Dumbest parts of Civil War no one's talking about

Critics are falling all over themselves to deliver plaudits and praise to Captain America: Civil War, as well they should: it's arguably the best offering from the Marvel Cinematic Universe that we've gotten to date. In the process of doing so, however, most of them haven't really taken the time to acknowledge any problems they might've had with suspension of disbelief during the course of the superhero smash-'em-up. Thankfully, we're here to step in and save the day on that front by providing you with some of the eye-rollingest aspects of the film that no one's talking about. And just in case the title of this article or the preceding few sentences weren't a giveaway, massive spoilers ahead!

We're sorry, but Hulk and Thor can't come to the battle right now...

Yes, we know that the end of Avengers: Age of Ultron saw Hulk hop on a quinjet and fly off to Fiji, fearing that his unstable personality might ultimately do more harm than good. And we also know that Thor headed home to Asgard, which is where we're reasonably presuming he'll still be when Thor: Ragnarok hits theaters in late 2017. What seems a little ridiculous, though, is that both heroes are completely written out of the action with just a single line from General Ross. Granted, it's a good line, one where he indicates that if he'd lost a couple of nuclear bombs, he'd be pretty damned worried about where they'd gotten to, but it's still a pretty lazy way to avoid bringing the heroes into the proceedings.

Spider-powers or not, who puts a kid in battle against Captain America?

Don't get us wrong: Tom Holland is absolutely fantastic as Spider-Man, and we're already chomping at the bit to see his standalone movie, Spider-Man: Homecoming, in 2017. Still, we can't help thinking about Tony Stark's desperation when he goes to visit this teenage kid who lives with his (hot) aunt and convinces him to go fight in a battle where one wrong step could result in instant death. Sure, as it turned out, Spidey held his own spectacularly, but we can't even begin to count how many ways things could've gone horribly wrong…and, more importantly, how Stark would've been skewered in the press for putting a teenager in mortal danger.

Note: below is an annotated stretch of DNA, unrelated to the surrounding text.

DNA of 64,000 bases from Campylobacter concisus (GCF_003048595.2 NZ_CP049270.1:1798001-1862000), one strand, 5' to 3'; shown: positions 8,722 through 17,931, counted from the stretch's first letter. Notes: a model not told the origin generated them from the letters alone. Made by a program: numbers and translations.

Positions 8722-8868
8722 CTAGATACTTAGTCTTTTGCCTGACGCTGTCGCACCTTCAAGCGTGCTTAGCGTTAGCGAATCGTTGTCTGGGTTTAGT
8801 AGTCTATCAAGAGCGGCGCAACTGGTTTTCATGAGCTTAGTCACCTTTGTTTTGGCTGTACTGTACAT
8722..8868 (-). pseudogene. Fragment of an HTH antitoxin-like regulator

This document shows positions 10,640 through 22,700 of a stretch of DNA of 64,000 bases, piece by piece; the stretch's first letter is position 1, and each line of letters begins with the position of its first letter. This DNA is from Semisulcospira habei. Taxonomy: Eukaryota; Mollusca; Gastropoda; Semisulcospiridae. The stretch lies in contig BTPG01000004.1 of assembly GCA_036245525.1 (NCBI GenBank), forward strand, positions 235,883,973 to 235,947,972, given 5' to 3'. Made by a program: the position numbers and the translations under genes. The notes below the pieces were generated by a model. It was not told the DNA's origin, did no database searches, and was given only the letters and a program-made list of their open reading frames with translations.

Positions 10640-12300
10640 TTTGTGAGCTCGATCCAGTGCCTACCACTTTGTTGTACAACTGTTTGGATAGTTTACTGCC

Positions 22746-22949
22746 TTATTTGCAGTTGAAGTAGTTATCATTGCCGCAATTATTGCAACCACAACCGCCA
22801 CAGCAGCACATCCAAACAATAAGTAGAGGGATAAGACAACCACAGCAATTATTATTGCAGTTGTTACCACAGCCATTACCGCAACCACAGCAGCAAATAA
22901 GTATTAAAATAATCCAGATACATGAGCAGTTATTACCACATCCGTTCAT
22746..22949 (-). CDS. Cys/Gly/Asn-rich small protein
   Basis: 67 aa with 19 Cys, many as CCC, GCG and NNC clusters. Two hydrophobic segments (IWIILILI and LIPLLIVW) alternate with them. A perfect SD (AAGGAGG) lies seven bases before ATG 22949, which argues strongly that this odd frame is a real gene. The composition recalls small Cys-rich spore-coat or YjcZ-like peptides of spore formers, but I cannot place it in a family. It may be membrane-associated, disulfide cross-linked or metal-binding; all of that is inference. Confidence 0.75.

They were related? Wow, this comes as a complete shock!

All great romances must come to an end at some point, and so goes the one between Steve Rogers and Peggy Carter during the course of Captain America: Civil War…not that it had really been hot and heavy for quite some time, of course. When Sharon Carter steps up to the podium during Peggy's funeral and says a few words about the woman who meant so much to her, Steve seems completely and totally taken aback when Sharon reveals that Peggy was her aunt! Okay, seriously, did it not occur to anyone that there was a possibility that two people with the same last name and not entirely different professions might be related? Granted, Steve had a lot on his mind at the time, but even so, how can you be but so blindsided by that revelation?

So he's just going to plummet, then, apparently.

Since the inception of the Marvel Cinematic Universe, we've seen superheroes do some pretty amazing things. Why, it seems like only yesterday that Iron Man was able to rescue a plethora of politicians who were falling to certain doom until he worked out a way to get them all to safety. For some reason, however, no one seemed to have a lick of ingenuity available to them when the Vision—distracted by his concern for the Scarlet Witch's well-being—accidentally shot War Machine and sent him spiraling downward to inevitably go boom. We're not saying that we could've done any better in that particular instance, but no one seemed to do anything but trail after him going, "Omigod, omigod, omigod, please don't crash, please don't die…"

Zemo goes to Siberia and kills the other Winter Soldiers because why not?

Okay, we get that Zemo had a plan to destroy the Avengers by tearing them apart from within, and his plan works, so hooray for Zemo. What we're not quite sure about, however, is why he decided to break into the Siberian vault, kill off all of the other individuals who had the same Winter Soldier programming as Bucky. Yeah, okay, maybe we can buy into the idea that it was just to distract Cap and company and make them think that his plan was actually to revive them—and kudos, because that's exactly what they thought—but why kill them? Why not just go, "Ha-ha, fooled ya," and then make with the revealing of the whole Bucky-killed-Howard-Stark bombshell? We have no idea.